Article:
Cinque Terre – A man-made landscape between Sky and Sea

Posted On February 1, 2010 

The Cinque Terre means the five lands, which here refers to five villages of Montesso Al Mare, Vernazza, Coriglia, Manarola and Riomaggiore – from north to south, perched on the cliffs over the Mediterranean.  The entire Cinque Terre Coastline is a National Park and a Protected Marine Area. Portovenere encompasses the three villages of Cinque Terre ManarolaFezzano, Le Grazie and Portovenere and the three Islands of Palmaria, Tino and Tinetto.


Eleven miles of coastline on the northwest of Italy, between the Genoa and La Spezia cities, is the stretch of The Cinque Terre, facing the Mediterranean. Portovenere is located in the Italian coast of the Liguria, in the La Spezia Province. Portovenere, Cinque Terre and the Islands are enlisted as the UNESCO World Heritage Site.


In the months of May and June, it’s usually sunny and warm here, with short spells of rain. The temperatures are cooler in the months of September and October.

Getting there and getting around

A journey by train is the best way to reach Cinque Terre. The airports in proximity to Cinque Terre are in Genoa and Pisa, well connected to this destination by train.

The sites of Cinque Terre itself can be best explored by train, with each of the five villages having their own stations, by foot; which is what most tourists come here for, and by boat.  Within the villages, there are local buses you can use to explore that particular village.

The attractions of this coastline

Among the major attraction of Portovenere are the Gothic Chruch of St Peter, built in 1198, the Doria Castle,  the now collapses Grotta dell’Arpaia, known as Bryon’s Grotto and the Romanesque Church of St. Lawrence.  A number of medieval sites can be found in the villages of Le Grazie and Fezzano.

Tinetto IslandThe three Island of Palmaria, Tino and Tinetto are the heart of the Portovenere archipelago. Tino has a number of relics dating back to the 11th century and a church dedicated to San Venerio.  The islet of Tinetto again has remains of religious communities from earlier times. The Palmaria Island is the most popular of the three Islands, with cliffs dropping down to the Mediterranean Sea, quarries of black and gold marbles, Mediterranean  vegetation and everything that makes up for a panoramic Island.

The Cinque Terre coastline is purely a walker’s delight. Passing through the villages, you just don’t pass by different scenic routes – the vineyards, the Mediterranean, the sunsets, the olive grooves, the orchards, you also cover a wide range of culture these villages are home to.

The northernmost part of this plain is the village of Monterosso Al Mare. Most of the beaches of this coastline are found here including the stabilimenti beach and the strips of spiagga libera. This village is also where you will find the art treasure – a crucifixion by Flemish Master Anthony Van Dyck, in the Convento dei Cappucini, on a hillock in the centre of the Old Town.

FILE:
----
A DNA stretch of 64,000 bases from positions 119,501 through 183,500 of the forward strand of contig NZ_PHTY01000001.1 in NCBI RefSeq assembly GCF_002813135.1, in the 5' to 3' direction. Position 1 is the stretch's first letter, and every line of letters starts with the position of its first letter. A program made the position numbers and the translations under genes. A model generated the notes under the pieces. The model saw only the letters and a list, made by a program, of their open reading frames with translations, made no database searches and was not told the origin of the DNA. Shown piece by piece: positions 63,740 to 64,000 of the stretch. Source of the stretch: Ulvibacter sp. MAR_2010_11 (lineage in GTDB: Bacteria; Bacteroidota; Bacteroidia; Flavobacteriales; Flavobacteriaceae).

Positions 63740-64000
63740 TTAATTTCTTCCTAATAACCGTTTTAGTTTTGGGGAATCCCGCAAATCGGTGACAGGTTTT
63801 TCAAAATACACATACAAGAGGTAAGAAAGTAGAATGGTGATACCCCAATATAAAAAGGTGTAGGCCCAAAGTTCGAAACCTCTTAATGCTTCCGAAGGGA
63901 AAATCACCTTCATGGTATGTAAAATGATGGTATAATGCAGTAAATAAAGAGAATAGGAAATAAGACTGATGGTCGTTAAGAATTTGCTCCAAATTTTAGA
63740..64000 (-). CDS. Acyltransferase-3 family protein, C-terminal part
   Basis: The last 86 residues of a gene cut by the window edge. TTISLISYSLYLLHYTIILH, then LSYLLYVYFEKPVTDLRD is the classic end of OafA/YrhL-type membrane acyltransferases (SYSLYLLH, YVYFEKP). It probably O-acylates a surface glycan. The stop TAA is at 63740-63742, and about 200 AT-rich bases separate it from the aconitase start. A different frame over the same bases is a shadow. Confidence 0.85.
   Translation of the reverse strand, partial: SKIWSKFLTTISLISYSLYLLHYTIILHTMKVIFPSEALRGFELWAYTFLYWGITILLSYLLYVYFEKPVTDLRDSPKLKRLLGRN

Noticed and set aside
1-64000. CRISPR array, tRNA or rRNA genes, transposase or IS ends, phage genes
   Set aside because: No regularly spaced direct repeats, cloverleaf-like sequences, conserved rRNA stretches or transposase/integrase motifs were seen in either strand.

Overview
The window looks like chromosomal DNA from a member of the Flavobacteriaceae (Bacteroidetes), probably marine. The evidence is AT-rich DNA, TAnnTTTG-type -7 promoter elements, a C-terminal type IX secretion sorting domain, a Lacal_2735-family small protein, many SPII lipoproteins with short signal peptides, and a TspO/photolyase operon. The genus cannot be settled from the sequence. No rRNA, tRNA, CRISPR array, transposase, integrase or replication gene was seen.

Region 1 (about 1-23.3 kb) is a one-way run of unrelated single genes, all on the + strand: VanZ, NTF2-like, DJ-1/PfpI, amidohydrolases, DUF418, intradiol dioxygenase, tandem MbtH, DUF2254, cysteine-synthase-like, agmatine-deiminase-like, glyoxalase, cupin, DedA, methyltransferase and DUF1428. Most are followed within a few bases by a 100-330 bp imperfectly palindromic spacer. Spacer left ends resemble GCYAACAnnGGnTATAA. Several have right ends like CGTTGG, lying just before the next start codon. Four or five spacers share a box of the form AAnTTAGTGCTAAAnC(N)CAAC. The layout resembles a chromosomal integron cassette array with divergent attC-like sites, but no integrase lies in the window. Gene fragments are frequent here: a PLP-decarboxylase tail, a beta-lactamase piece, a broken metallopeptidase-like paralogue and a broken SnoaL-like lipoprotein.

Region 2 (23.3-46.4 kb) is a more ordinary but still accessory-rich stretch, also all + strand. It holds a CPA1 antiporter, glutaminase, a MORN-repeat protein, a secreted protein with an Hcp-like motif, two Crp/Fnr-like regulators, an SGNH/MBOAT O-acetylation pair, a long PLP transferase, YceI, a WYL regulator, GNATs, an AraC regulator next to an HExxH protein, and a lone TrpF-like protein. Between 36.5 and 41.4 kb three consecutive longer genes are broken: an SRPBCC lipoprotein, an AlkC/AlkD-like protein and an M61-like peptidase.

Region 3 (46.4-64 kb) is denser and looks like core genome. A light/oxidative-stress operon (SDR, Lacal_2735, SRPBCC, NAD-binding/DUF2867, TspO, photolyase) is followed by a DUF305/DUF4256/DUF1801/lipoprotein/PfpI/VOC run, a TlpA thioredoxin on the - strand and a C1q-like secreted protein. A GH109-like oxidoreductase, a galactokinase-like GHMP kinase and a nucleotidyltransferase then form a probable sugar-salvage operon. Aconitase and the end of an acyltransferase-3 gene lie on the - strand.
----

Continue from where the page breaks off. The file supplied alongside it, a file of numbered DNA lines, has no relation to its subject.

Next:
Further ahead is Vernazza – a small and laidback fishing port, home to a fortified tower of the Castello Doria. The piazza harbour here is a good place to hang out at, with some good restaurants and bars here. Next comes the only Cinque CornigliaTerre perched above the sea level – Corniglia, another pretty village of this coastline.

Further south is the little more modern village of Manarola, with a rocky cove that attracts swimmers, bars and restaurants overlooking the sea. Known for fishing and wine-making, Manarola is region’s major wine cooperative.

The last of the villages on this coastline is the Riomaggiore village, a pretty town up on the hill.

Along the coast, you will come across rocky protrusions, harbour quays and pebble beaches. One such beach is by the Corniglia railway station.

The terrain of this coastline is such that driving a car beyond Monterosso Al Mare is impossible. Consequently, as an automobile free region, Cinque Terre Coastline offers the tourists here a rustic, though a beautiful hiking experience.

Eleven miles of hiking trail seem to be long, but if there are pretty villages with historical sites on the way, good local food to feast at, plenty of wine to drink en-route and fellow ‘strange’ travelers to give you a company, and this coastline has many of them; the journey becomes easily possible and memorable. Definitely a must visit for eco-tourists and those who like exploring a place leisurely – on foot.  The entire region takes you through a journey of the past and you are left immersed in memories to cherish forever.

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7 Responses to “Cinque Terre – A man-made landscape between Sky and Sea”
  1. Lampard says:

    I became so eager to read this article from its heading only. It completely resembles the place!

  2. Terry says:

    How can people even think that the world is coming to an end. Stilthere are many places which has not even developed properly so that they can come into limelight.

  3. Mbangwa says:

    I always like to see this website because it always gives information on the places which are rarely seen or visited by people. It always gives a decision to plan your holiday.

  4. Henry says:

    There are not many places worth to visit here but its historical constructions, people’s way of living, temperature and the surroundings are the major attractions.

  5. Thiery says:

    I always find such places where you learn something new. That learning is a major priority to boost u up and become more enthusiastic to explore.

  6. Zinadine says:

    This place is just a perfect destination for removing all your stress from work and just relaxing all day!

  7. Sylvestre says:

    rated as UNESCO world heritage, it has to have something extra ordinary!

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